|Q1 2012 Net Income (Diluted EPS)||+$586,842,000 ($0.2665121963)||+$152,006,000 ($0.0690329815)||+$434,836,000 ($0.1974792148)|
|Trailing 12 Month Net Income (Diluted EPS)||$2,571,031,000 ($1.1594015321)||$638,561,000 ($0.2879052012)||$1,932,470,000 ($0.8714963309)|
|Trailing 12 Month P/E||21.31271981x||49.02581915x*||10.64848083x*|
*P/E Ratios are based on values calculated above for EMC's VMware stake and its standalone value.
Our analysis of EMC's financials shows that the market is currently valuing EMC's standalone business at under 11 times earnings, a number we think is far too low. NetApp (NTAP), EMC's primary competitor in storage, has less than half the market share of EMC, and yet is valued at over 19 times earnings. Critics may say that NetApp deserves a premium because it is growing much faster than EMC. That would make sense, if NetApp was growing much faster than EMC. The data above show that EMC grew its standalone storage income by 16.36% in the last quarter. In NetApp's latest quarter, net income grew by 12.52%.
We see no reason why EMC's standalone business should have a lower valuation than that of NetApp, given the fact that it is not only more than twice as large as NetApp's, but also growing faster than NetApp.
EMC: What Is Market Leadership Worth?
Given that EMC's storage business is growing faster than NetApp's, and is more than twice as large, we believe that EMC's storage business should be valued at a premium to that of NetApp. Assigning a multiple of 17 to the business (we deducted 2 points to account for increased uncertainty in the markets, even if we think that EMC will not be materially affected by macroeconomic issues) yields a value of $32,851,990,000 for EMC's standalone storage business. Adding back the company's VMware stake gives a total value of $64,157,966,103.70. On a per-share basis, that values EMC at $30.55, representing upside of 23.63% from current levels.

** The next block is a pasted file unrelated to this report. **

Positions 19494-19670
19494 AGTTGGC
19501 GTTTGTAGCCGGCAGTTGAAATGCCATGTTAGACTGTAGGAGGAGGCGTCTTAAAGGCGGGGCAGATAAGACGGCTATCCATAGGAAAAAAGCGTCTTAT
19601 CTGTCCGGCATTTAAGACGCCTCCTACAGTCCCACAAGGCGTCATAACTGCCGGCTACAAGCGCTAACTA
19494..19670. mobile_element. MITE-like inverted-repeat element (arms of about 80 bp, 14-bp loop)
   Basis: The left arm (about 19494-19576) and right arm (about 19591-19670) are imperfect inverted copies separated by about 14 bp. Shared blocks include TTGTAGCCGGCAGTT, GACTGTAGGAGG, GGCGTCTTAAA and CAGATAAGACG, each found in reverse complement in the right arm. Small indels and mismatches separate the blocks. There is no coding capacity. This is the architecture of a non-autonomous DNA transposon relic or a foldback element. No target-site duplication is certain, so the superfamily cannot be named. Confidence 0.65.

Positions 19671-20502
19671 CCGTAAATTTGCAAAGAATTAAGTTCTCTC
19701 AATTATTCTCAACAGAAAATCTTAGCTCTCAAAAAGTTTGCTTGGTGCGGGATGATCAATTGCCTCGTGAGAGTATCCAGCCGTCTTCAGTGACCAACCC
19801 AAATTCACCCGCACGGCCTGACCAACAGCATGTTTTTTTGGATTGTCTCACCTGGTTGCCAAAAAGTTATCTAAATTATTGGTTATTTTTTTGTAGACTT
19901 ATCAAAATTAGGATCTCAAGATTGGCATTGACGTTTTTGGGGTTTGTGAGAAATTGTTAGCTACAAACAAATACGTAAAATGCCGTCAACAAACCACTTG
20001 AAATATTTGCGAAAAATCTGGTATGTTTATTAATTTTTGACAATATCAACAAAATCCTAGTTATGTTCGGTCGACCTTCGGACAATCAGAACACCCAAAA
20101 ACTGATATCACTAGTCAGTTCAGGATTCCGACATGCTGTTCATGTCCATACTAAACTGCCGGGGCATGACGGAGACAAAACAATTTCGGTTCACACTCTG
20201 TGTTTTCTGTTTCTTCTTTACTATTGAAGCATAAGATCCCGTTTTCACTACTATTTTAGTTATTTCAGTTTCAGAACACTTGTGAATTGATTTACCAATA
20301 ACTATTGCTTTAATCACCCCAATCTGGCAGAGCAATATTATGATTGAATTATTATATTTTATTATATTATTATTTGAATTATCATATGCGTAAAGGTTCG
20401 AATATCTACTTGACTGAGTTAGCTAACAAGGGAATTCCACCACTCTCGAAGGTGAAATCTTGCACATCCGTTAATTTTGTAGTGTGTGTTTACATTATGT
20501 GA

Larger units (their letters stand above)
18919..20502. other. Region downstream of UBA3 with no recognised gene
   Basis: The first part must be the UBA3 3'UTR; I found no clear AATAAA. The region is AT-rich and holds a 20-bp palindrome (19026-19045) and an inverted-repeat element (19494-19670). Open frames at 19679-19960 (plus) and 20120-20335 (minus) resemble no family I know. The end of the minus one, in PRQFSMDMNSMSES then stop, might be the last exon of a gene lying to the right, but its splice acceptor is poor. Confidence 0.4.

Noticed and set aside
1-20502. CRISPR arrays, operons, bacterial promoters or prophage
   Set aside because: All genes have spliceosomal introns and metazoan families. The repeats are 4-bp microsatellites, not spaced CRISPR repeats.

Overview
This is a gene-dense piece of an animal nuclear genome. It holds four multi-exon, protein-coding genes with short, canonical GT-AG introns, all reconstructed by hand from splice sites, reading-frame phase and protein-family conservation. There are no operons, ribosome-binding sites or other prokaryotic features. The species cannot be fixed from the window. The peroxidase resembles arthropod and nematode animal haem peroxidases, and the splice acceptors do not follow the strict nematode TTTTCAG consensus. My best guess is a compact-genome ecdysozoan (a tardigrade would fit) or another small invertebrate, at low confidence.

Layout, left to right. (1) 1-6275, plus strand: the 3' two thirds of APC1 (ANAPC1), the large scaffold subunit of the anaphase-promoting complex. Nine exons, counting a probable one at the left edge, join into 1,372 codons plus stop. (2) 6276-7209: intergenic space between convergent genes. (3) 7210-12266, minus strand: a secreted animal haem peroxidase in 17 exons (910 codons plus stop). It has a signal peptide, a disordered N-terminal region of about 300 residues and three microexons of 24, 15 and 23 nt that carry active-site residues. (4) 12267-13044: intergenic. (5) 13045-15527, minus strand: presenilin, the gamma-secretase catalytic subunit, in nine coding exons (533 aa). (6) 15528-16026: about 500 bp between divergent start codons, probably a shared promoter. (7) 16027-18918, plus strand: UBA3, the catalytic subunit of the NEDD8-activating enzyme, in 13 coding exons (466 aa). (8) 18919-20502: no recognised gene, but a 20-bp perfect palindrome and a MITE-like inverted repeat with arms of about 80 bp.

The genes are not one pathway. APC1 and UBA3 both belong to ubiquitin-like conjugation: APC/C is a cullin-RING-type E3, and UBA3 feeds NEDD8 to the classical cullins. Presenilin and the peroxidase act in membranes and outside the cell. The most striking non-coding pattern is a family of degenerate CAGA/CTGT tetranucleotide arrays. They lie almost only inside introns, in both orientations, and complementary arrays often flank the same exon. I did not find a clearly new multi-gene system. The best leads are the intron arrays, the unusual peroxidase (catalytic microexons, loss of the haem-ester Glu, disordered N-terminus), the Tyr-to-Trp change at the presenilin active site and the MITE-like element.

We believe that the market is not valuing EMC's business properly. As our analysis has shown, EMC's standalone storage business is valued at less than that of NetApp, despite being more than twice as large and having more growth. Analysts agree, and the Reuters average price target for EMC currently stands at $33.05. In particular, Argus (a Buy rating and $36 price target) notes the following:
In our view, the current multiples [of EMC as a whole] are distorted by the VMW [VMware] holding and meaningfully undercount the full value of standalone EMC. We recommend that investors take advantage of the relative discount in standalone EMC created by the rising VMW value to buy EMC shares at current levels.
EMC is undervalued, and we believe that investors will profit by adding to or initiating positions in EMC at this time. The company is the leader in storage, and is solidifying its position. And EMC owns almost all of the world's leading virtualization company, giving it another avenue for future growth. That stake, however, has led to investors discounting EMC's standalone business, something that we see no reason for. EMC is growing on all fronts and, in time, we believe that the shares will rise to reflect the true worth of this company.